I have done nothing in this project to resolve the issue of case conventions for file names. I consider this issue so controversial and politically charged that I'm not yet ready to step into it. I hereby submit my recommendations for comment. Each system will define a tag in SYSTEM.H called CASECONV. It shall be set to one of four values:
CCMONOU System is monocase and uses upper. CCMONOL System is monocase and uses lower. CCULU System uses both cases and prefers upper. CCULL System uses both cases and prefers lower.
When a system writes a drawing database, it stores its CASECONV setting in the drawing header. This is referred to as the ``case convention of the sending system''. When a system reads a drawing, if it was created on a system with a different case convention, it processes file names in symbol table entries based upon a matrix of the sending system's case convention and its own. If the receiving system is monocase, file names in symbol tables are not translated, but FFOPEN and its clones translate all file names to the receiving system's case convention before submitting them to the system. If the receiving system uses both cases and the sending system was monocase, names in symbol tables are translated at read-in time to the preferred case of the receiving system. The names are then used as modified, without further modification by FFOPEN. This is asymmetrical and impossible to justify except by convincing yourself that this is the best approximation to what's best for the user.
My throat was feeling a little dry after such a lengthy dissertation. I got up to refill my glass. When I walked back to my chair, Galt was flipping through the listing of SMIO.C next to the Sun. He turned to me and said, ``Why do you do this? Here you are in the middle of the night struggling trying to trick this megalith of software into threading its way around incompatibilities between computers that aren't even of your making.''
I replied, ``Differences in products are a consequence of their rapid evolution in a free market. Incompatibility is the price of progress''. John Galt was speechless for at least 12 seconds.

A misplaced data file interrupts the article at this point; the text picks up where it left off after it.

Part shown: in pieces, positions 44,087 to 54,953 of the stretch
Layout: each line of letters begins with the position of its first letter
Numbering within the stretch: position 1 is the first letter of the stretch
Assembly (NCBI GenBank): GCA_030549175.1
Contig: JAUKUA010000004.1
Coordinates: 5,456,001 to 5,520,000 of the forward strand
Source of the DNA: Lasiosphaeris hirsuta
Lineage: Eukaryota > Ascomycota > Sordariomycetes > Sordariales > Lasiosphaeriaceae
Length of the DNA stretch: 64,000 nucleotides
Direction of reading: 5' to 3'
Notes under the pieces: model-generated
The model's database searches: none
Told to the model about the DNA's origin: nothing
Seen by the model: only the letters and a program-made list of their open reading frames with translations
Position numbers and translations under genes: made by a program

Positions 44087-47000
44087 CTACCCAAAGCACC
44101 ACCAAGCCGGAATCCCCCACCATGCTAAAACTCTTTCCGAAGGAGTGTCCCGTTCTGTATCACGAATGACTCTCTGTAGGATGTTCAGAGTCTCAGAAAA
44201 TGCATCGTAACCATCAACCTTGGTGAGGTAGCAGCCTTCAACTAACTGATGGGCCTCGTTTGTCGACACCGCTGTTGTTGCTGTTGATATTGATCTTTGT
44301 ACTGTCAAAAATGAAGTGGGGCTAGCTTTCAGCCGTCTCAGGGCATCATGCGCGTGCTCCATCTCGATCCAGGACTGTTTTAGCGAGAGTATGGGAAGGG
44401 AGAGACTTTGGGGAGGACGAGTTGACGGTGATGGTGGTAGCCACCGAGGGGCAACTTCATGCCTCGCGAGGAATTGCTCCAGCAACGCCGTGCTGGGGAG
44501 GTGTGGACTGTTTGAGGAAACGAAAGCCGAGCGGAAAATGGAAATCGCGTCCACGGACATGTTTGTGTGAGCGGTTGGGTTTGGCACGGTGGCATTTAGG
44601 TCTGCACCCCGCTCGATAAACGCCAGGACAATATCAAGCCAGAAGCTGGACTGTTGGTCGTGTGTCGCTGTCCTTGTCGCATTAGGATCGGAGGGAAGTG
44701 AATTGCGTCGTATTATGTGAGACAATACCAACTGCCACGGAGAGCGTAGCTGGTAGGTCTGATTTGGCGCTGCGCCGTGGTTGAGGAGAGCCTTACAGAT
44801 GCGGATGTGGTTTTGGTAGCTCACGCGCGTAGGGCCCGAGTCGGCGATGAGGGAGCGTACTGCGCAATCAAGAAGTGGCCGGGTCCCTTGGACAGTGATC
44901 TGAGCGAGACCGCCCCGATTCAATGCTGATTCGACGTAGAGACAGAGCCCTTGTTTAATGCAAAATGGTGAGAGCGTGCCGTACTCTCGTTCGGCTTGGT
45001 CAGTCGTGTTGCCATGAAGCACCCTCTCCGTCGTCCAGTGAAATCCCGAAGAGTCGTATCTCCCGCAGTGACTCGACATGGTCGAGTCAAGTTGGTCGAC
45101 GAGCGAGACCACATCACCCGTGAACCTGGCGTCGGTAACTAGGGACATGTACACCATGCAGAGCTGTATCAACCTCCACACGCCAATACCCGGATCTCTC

He rose and said, ``Join us. You weren't ready in 1967. Now, in 1987 you should see that you're struggling to make money in a world where the money you make is taxed away and handed to defence contractors like Lockheed and McDonnell-Douglas, who turn around and compete against you with products your taxes paid to develop. While so many others are sleeping, you labour to produce intellectual property, then you listen to others lecture you on their ``right'' to steal it. Can't you feel the circle closing? Can't you see that this can't go on? Why not hasten the inevitable and pave the way for a brighter day? You should drop out, or work to hasten the collapse.''
I looked at the DIFFs of my portable database code. I said, ``After this project, I can't help but feel that hastening the collapse would be an exercise in supererogation.''
Galt shrugged. He sat back down and said, ``Your time hasn't yet come. I try to talk to people when they'll see the issues most clearly. I try to find the times when they see what they're doing and begin to wonder why. I'll be back. It may be in two days, two years, or maybe twenty years.''
We talked for an hour or so about old times, common friends, and shared interests. He left as the sun was rising.
Editor: John Walker